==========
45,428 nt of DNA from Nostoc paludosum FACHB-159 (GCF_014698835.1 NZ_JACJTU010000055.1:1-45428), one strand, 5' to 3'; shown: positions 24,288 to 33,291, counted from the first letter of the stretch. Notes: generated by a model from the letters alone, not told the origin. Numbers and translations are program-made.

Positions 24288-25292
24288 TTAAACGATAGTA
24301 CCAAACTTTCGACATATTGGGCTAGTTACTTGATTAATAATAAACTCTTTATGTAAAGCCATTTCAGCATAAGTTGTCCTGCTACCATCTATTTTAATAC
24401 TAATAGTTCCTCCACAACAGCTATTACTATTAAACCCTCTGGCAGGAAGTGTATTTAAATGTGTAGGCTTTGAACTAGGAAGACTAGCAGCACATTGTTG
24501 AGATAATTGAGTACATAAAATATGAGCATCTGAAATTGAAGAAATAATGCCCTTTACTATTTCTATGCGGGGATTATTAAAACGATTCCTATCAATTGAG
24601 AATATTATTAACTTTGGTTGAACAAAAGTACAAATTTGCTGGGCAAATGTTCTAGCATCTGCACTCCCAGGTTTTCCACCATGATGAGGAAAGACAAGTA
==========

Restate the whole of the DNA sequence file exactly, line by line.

45,428 nt of DNA from Nostoc paludosum FACHB-159 (GCF_014698835.1 NZ_JACJTU010000055.1:1-45428), one strand, 5' to 3'; shown: positions 24,288 to 33,291, counted from the first letter of the stretch. Notes: generated by a model from the letters alone, not told the origin. Numbers and translations are program-made.

Positions 24288-25292
24288 TTAAACGATAGTA
24301 CCAAACTTTCGACATATTGGGCTAGTTACTTGATTAATAATAAACTCTTTATGTAAAGCCATTTCAGCATAAGTTGTCCTGCTACCATCTATTTTAATAC
24401 TAATAGTTCCTCCACAACAGCTATTACTATTAAACCCTCTGGCAGGAAGTGTATTTAAATGTGTAGGCTTTGAACTAGGAAGACTAGCAGCACATTGTTG
24501 AGATAATTGAGTACATAAAATATGAGCATCTGAAATTGAAGAAATAATGCCCTTTACTATTTCTATGCGGGGATTATTAAAACGATTCCTATCAATTGAG
24601 AATATTATTAACTTTGGTTGAACAAAAGTACAAATTTGCTGGGCAAATGTTCTAGCATCTGCACTCCCAGGTTTTCCACCATGATGAGGAAAGACAAGTA